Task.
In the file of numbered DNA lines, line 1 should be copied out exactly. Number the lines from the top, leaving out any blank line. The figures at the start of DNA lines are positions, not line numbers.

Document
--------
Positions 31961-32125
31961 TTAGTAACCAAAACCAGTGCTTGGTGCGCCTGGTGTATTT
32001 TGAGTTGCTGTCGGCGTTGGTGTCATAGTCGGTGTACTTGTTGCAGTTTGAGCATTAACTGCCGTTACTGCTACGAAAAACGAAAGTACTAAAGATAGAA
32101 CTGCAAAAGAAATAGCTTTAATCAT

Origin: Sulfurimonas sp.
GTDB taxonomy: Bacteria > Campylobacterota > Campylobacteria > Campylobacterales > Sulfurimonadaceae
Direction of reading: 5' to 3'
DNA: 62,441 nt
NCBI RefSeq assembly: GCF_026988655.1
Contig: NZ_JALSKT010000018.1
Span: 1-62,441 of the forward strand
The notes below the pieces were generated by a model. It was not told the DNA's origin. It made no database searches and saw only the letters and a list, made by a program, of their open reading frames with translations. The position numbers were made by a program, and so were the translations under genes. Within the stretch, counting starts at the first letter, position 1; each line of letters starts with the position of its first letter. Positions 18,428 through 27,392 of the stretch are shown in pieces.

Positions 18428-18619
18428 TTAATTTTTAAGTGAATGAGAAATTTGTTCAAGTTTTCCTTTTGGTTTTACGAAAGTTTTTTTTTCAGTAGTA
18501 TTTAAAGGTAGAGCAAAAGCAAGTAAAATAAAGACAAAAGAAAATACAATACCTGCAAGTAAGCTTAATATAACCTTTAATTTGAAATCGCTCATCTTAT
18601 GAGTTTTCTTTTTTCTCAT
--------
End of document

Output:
Positions 31961-32125